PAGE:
Cephalosporins are attractive in the treatment of nosocomial infection because lack of dose-related toxicity and ability to reach adequate serum and CSF concentrations; however, their use has led to resistance in gram-negative organisms. Ceftriaxone displaces bilirubin from serum albumin and should be used with caution in infants with significant hyperbilirubinemiaAminoglycosides and vancomycin both have the potential to produce ototoxicity and nephrotoxicity and should therefore be used with caution

PrognosisMortality from neonatal sepsis may be as high as 50% for infants who are not treated. Low birth weight and gram-negative infection are associated with adverse outcomes.In preterm infants who have had sepsis, impaired neurodevelopment is a concern.Residual neurologic damage occurs in 15-30% of neonates with septic meningitis.preterm infants with sepsis who did not have meningitis had higher rates of cognitive deficits, cerebral palsy, and other neuro developmental disabilities than infants who did not have sepsis.Infants with meningitis may acquire hydrocephalus or periventricular leukomalacia. They may also have complications associated with the use of aminoglycosides, such as hearing loss or nephrotoxicity.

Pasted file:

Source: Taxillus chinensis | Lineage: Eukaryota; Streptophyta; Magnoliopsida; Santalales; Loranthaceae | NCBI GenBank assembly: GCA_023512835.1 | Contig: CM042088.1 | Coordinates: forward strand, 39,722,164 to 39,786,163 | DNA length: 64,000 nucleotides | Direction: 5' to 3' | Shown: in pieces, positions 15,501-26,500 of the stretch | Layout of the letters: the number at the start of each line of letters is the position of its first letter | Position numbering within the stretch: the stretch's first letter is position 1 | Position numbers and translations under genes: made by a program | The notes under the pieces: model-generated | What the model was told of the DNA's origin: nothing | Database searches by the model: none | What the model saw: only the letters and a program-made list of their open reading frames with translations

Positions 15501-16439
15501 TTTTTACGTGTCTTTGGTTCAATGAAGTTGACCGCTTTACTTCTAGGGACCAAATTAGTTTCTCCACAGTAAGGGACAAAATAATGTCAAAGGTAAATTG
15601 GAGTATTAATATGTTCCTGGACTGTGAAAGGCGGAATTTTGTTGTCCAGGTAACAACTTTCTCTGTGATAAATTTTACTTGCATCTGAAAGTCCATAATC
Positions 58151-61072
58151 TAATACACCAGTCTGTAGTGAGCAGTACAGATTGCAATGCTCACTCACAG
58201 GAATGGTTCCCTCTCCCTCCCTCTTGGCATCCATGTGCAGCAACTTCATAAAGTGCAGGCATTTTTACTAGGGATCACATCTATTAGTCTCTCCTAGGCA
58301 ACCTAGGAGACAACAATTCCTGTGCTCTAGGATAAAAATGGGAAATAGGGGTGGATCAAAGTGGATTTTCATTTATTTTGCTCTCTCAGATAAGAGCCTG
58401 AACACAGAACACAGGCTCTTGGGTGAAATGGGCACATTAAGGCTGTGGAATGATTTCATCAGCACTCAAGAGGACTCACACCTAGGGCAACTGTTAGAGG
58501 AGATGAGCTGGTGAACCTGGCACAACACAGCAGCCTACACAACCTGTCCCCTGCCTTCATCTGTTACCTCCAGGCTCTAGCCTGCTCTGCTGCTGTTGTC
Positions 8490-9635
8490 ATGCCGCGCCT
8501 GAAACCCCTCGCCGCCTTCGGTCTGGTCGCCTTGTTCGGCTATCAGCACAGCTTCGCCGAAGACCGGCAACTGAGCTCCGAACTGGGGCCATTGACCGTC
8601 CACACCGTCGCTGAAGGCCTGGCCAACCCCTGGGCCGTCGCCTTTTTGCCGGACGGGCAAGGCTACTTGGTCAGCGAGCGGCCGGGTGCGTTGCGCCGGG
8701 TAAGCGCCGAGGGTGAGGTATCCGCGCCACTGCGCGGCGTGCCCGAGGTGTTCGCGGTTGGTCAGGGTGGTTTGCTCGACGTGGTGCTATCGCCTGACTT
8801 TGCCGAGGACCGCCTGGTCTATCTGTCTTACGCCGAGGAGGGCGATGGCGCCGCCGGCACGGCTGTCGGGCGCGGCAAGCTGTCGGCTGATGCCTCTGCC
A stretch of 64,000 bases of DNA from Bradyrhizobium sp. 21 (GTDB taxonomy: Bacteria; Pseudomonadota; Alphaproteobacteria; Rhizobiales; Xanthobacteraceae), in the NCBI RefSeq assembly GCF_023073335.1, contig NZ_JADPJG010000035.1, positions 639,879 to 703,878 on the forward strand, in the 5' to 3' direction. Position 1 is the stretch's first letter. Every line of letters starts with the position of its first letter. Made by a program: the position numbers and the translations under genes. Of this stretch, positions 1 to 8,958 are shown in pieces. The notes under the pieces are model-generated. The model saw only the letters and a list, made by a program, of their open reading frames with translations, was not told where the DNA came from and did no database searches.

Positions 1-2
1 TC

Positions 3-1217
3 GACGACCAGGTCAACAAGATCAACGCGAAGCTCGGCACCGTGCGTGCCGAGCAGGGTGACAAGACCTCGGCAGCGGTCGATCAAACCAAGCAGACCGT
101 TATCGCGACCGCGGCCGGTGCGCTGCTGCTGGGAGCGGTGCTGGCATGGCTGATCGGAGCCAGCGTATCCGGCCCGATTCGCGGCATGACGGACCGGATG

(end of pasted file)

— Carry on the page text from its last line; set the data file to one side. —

Long time -Follow UpFollow up- The primary care provider (PCP) should evaluate the infant with neonatal sepsis within 1 week of discharge from the hospital.1st week, Then Two weekly up to 3 Month Monthly up to 18 month If need to continueThe PCP should evaluate growth and determine whether the feeding regimen and activity have returned to normal.

ROP Screening,Hearing test- audiology test, audio screenRSV prophylaxisNeonatal sepsis is associated with meningitis, prolong hypoxia, ECMO therapy or brain abscess should be folowed for several yrs,

PreventionHAND-WASHING- the gold slandered measure for prevention Aseptic precaution during examination For GBS antibiotic treatment & prophylaxis during labor and deliveryPediatrician especially neonatologist all over the world continuously pay great attention to the unsolved questions of new born babies with sepsis, to reduce neonatal morbidity & mortality of this contingent of babies, hope to reduce to single digit.